Why Limit Ourselves? The Future of Religion

Jeffrey J. KripalBy Jeffrey J. Kripal

I am no prophet. I am a historian of religions, which is to say that I think about religions in both very focused, local, specific ways and in very big, general, and comparative terms. There are a few things one can reasonably (which is not to say infallibly) predict about the future of religion from what we know about its past, but we must first define our parameters. I mean, what future? And for whom? That is, how far into the future are we talking here? And about whose religion are we asking?

These are key questions for two reasons. First, because the further we move that horizon out, the less certain we can be about specifics and the more certain we can be about generalities. Second, because the religious views of a highly educated, financially secure population tend to be very different than the religious views of an uneducated, poor, and oppressed population. 

Obviously, so much depends on how well we do with global education (particularly of women), financial stability, human flourishing, and, above all, social justice. For the sake of a very brief conversation, let us assume that we are talking about both a distant and a near future and a well-educated, financially stable, more or less flourishing population.

We can be reasonably certain that, say, 10,000 years out, none of our present religions will exist, not at least in any recognizable form. Historically speaking, it is an indubitable fact that religions are born and religions die. Or morph into new religions. How many active temples to Zeus have you seen lately? But this is a rather simplistic generalization. Still, it's worth keeping in mind. If you have a religion, whatever it is, it's temporary. It's transitional. Basically, you're worshiping Zeus.

Ten years, 100 years out, though? Oddly, that's a much tougher question. I see at least two big issues here: what I will call the comparative practices of the religions, and the question of the soul, which today we might reframe as the nature of mind or consciousness.

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By comparative practices, I mean the ways that the religions balance, or do not balance, a recognition of human sameness and difference. These are abstract terms, so let me explain. Insisting that everyone should be a Christian, a Muslim, or anything else is a denial of difference. Insisting that there is no shared human nature, that we are all Martians (or pagans or heretics or infidels or outcastes) to one another, is a denial of sameness.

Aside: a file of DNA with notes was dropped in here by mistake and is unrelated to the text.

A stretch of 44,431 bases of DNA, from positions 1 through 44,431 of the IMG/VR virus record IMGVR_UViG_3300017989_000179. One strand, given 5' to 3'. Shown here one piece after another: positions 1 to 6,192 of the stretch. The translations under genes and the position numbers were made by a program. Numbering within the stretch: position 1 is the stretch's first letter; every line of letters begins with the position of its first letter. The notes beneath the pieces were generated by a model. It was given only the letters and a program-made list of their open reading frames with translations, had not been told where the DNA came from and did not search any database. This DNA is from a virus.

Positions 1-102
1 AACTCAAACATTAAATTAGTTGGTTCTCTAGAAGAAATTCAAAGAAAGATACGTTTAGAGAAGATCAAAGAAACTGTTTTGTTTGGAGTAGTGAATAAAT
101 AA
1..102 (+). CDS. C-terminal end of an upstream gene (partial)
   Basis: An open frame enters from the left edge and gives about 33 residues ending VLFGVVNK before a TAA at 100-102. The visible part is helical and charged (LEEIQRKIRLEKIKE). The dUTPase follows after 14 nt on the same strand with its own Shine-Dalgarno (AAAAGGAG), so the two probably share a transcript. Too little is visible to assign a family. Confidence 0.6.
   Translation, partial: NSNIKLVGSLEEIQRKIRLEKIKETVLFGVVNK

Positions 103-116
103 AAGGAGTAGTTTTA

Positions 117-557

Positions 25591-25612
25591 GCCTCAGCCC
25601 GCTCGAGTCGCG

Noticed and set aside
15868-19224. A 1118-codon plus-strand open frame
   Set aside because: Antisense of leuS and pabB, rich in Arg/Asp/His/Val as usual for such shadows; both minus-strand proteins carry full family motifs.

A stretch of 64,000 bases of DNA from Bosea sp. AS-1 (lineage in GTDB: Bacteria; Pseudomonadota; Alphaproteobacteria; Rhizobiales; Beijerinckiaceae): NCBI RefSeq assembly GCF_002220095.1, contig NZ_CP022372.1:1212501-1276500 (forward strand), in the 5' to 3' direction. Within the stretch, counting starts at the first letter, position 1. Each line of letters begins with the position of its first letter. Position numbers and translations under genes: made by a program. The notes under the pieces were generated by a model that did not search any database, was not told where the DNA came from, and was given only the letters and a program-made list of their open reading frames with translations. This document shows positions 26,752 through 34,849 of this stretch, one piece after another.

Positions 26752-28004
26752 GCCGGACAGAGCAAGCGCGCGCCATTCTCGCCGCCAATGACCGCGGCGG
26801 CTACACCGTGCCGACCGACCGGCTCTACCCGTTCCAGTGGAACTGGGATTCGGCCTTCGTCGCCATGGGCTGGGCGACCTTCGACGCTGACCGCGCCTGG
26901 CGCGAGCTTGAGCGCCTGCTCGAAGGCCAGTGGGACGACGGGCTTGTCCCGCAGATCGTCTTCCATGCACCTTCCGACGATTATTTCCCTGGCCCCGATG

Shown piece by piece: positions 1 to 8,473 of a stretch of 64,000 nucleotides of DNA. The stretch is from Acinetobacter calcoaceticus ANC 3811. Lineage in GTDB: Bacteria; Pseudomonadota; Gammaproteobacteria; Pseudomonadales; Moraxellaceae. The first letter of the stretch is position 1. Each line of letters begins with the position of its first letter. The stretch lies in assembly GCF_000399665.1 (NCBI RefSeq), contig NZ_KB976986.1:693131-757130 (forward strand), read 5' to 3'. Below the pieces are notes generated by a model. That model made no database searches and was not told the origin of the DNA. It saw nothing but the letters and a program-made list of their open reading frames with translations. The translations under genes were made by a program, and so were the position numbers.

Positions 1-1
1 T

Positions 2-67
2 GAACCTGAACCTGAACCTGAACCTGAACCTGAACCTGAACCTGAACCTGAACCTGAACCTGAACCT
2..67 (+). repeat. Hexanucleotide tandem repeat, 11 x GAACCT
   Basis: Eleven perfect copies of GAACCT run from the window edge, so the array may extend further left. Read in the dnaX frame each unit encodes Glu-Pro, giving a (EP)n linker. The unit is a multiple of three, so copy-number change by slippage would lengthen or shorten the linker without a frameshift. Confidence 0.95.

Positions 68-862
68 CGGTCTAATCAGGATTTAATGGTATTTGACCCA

At the risk of exaggerating, I would like to suggest that just about every major challenge our global community faces with respect to religion boils down to the question of whether we can make our comparative practices more subtle and sophisticated, whether we can honor both real difference and celebrate real sameness. There are moral implications here, of course, for sameness and difference exist in many more arenas than the abstract heights of religious belief. There are real bodies at stake here too. There is race. There is gender. There is sexual orientation. And, once again, every body is the same. And every body is different. We are, of course, presently struggling over all of these issues, which on some level at least are really the same issue: the issue of human difference and sameness.

Then there is the question of the psyche, which you are free to translate as either "soul" or "mind." That's the catch, isn't it? The question of the soul/mind, it seems to me anyway, is the linchpin upon which hangs the legitimacy and stability of any viable future religious worldview. Is there something special about the human being, or not? Do we survive in some form the demise of our bodies, or not? Or are we highly evolved biological robots, neurological puppets that blip out, like a computer, when the circuits stop working, as contemporary psychology and neuroscience have argued so forcefully and so well?

Buddhism is usually invoked at this point, as if it somehow frees us from the pressing question of the soul, since, or so we are told, Buddhism, like neuroscience, has no room in it for such an old-fashioned thing.

Maybe. Maybe not.

There are certainly many forms of Buddhism that look very much like they are assuming some kind of reincarnating soul, even an ultimate super-consciousness. We can deny this kind of presence a personality or ego and call it the Mind of Clear Light or Buddha-Nature, but that still leaves us with, well, a really big Mind or Buddha-Nature.

9/6/2010 4:00:00 AM
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